Partnership for Inclusive Agricultural Transformation Announced

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SEATTLE — The Rockefeller Foundation, the Bill & Melinda Gates Foundation and the United States Agency for International Development (USAID) announced a new partnership project at the 2017 African Green Revolution Forum. The Partnership for Inclusive Agricultural Transformation (PIATA) will provide up to $280 million to stimulate agricultural development in at least 11 African countries.

PIATA advocates for increased linkages between small farmers and agribusiness to create economic opportunity. Sub-Saharan African farmers are among the most impoverished populations on the continent thanks to the slow growth of the agricultural sector. Africa’s exploding population rate further exacerbates resource deficits and contributes to widespread malnutrition and food insecurity.

The 2017 Africa Agricultural Status Report states that Africa needs an agricultural transformation to link small farmers with agribusiness. This would spark job creation and economic advancement for a large cohort of citizens.

The Partnership for Inclusive Agricultural Transformation works to stimulate agricultural development as a tool for inclusive poverty reduction. According to Bill & Melinda Gates Foundation executive director Rodger Voorhies, “an investment in agriculture reduces poverty at four times the rate compared to other forms of donations.”

The five-year venture aims to increase food security and income levels for 30 million smallholder African farm households by 2020. Specifically, the program will work to reduce food insecurity in at least 20 countries by 50 percent, double the incomes of 20 million smallholder farmers and spark green revolutions in at least 15 countries. Priority nations included in the initiative are Burkina Faso, Ethiopia, Ghana, Kenya, Malawi, Mali, Mozambique, Nigeria, Rwanda, Tanzania and Uganda.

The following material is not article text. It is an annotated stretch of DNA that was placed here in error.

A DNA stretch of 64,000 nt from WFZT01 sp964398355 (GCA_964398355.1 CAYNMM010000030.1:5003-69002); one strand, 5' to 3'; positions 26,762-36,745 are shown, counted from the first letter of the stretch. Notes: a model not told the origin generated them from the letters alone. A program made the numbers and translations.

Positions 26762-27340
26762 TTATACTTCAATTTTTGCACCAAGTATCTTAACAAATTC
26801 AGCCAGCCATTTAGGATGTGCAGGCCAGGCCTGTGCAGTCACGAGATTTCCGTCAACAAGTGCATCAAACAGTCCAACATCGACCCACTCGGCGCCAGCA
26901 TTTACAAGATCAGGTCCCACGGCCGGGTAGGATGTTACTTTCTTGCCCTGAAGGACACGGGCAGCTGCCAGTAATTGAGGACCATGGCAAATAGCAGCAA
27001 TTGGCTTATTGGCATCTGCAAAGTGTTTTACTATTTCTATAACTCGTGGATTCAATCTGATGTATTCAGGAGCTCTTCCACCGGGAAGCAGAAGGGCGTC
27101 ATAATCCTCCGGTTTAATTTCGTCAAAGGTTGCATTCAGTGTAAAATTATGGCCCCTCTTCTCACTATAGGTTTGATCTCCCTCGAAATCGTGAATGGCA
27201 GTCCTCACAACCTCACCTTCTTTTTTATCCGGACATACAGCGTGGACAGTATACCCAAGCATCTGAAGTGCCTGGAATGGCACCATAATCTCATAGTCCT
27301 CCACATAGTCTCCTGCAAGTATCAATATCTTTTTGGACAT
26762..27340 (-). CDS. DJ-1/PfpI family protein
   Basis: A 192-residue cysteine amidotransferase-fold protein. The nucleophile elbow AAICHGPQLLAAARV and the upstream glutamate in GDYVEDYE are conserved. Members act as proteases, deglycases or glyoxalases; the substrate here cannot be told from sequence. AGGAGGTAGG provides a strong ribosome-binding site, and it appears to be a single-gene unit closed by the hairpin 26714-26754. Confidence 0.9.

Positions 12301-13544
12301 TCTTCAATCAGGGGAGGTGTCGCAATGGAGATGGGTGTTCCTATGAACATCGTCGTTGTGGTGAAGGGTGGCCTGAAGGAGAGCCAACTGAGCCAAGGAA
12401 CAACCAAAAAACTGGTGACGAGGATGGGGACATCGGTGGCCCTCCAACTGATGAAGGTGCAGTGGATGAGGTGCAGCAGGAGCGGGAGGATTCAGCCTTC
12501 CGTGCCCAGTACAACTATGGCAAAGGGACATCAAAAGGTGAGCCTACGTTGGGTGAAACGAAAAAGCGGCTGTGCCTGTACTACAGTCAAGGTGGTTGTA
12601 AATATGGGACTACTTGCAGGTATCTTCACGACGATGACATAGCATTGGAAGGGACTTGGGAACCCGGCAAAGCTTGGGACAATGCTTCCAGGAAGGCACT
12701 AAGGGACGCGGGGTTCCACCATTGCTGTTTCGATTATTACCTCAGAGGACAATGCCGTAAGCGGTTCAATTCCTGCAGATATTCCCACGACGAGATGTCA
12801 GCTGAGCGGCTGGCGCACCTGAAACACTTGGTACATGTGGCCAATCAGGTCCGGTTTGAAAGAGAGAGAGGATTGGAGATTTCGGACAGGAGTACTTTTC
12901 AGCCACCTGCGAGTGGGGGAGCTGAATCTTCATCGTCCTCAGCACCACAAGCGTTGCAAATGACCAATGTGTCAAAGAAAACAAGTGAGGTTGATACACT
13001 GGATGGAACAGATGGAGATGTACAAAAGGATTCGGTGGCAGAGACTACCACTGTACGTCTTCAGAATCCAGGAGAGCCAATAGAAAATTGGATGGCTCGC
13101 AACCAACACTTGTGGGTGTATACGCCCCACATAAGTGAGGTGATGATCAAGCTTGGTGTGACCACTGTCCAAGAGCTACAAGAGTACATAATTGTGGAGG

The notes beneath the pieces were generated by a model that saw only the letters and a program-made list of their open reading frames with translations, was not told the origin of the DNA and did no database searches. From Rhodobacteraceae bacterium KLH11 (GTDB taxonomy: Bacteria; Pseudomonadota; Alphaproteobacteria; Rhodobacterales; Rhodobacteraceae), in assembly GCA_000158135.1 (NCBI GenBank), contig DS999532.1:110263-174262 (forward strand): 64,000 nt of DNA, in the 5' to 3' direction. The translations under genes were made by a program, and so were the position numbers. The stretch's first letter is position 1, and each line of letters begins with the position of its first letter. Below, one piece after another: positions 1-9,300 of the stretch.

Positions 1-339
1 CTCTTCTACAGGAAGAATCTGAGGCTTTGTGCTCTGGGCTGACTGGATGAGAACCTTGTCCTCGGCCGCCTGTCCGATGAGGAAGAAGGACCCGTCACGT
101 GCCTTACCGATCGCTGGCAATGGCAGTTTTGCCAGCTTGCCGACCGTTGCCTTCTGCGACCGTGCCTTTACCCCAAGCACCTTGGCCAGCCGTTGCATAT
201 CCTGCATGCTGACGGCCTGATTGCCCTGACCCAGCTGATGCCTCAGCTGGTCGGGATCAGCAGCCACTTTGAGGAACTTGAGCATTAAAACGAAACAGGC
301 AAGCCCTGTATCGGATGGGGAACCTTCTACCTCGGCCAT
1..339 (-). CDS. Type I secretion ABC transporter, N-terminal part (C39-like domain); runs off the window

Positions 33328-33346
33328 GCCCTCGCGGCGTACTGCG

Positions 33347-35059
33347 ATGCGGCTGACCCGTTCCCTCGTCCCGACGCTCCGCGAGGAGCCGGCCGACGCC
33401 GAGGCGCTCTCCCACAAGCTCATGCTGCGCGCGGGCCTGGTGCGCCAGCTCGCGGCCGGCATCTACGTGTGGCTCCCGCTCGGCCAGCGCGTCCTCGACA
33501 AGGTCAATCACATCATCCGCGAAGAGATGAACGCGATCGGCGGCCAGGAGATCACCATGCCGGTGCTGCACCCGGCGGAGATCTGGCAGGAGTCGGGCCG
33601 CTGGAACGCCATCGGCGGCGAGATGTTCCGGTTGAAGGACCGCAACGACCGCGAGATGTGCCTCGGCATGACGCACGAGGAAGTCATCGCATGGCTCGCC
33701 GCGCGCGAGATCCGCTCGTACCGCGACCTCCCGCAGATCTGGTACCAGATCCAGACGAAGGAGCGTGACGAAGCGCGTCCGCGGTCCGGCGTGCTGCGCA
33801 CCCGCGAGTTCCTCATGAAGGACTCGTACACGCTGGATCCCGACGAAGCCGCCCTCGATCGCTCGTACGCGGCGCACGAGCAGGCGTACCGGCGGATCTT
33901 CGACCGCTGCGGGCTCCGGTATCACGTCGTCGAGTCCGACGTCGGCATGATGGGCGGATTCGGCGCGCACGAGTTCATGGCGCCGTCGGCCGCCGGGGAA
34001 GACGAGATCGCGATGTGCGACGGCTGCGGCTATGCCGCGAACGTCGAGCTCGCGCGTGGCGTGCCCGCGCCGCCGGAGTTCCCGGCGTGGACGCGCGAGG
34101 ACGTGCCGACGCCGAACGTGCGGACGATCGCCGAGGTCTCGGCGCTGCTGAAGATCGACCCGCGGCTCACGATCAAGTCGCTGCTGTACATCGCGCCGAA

Both the Rockefeller Foundation and the Bill & Melinda Gates Foundation have longstanding commitments to agricultural transformation in Africa. The partnership will be primarily implemented by the Alliance for a Green Revolution in Africa (AGRA), a partnership between the two organizations that works to spark a green revolution in Africa.

Established in 2006, AGRA is based on the belief that given access to new technology and better storage practices, sub-Saharan African farmers could produce up to four times greater crop yields. The partnership builds on the Rockefeller Foundation’s past successes sparking green revolutions across Latin America and Asia.

The initiative aligns with sub-Saharan African leaders’ commitment to eradicating hunger. Specifically, PIATA embodies the same principles as the 2014 Malabo Declaration on Accelerated Agricultural Growth and Transformation for Shared Prosperity and Improved Livelihoods. With this declaration, the African Union (AU) promised to end hunger by 2025. PIATA corresponds to the AU’s national economic strategy, ensuring seamless implementation of the initiative.

Both partners acknowledge that further involvement is needed by both the public and private sectors to spark an African agricultural transformation. The Partnership for Inclusive Agricultural Transformation in Africa serves as an exemplary model of private foundations collaborating to create change and will hopefully be emulated by other altruistic organizations.

Katherine Parks

Photo: Flickr

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Katherine Parks

Katherine writes for The Borgen Project from New York City, NY. Her academic interests include the political economy with a focus on socioeconomic inequality in the US. Katherine studied art history at the Sorbonne in Paris for a semester.

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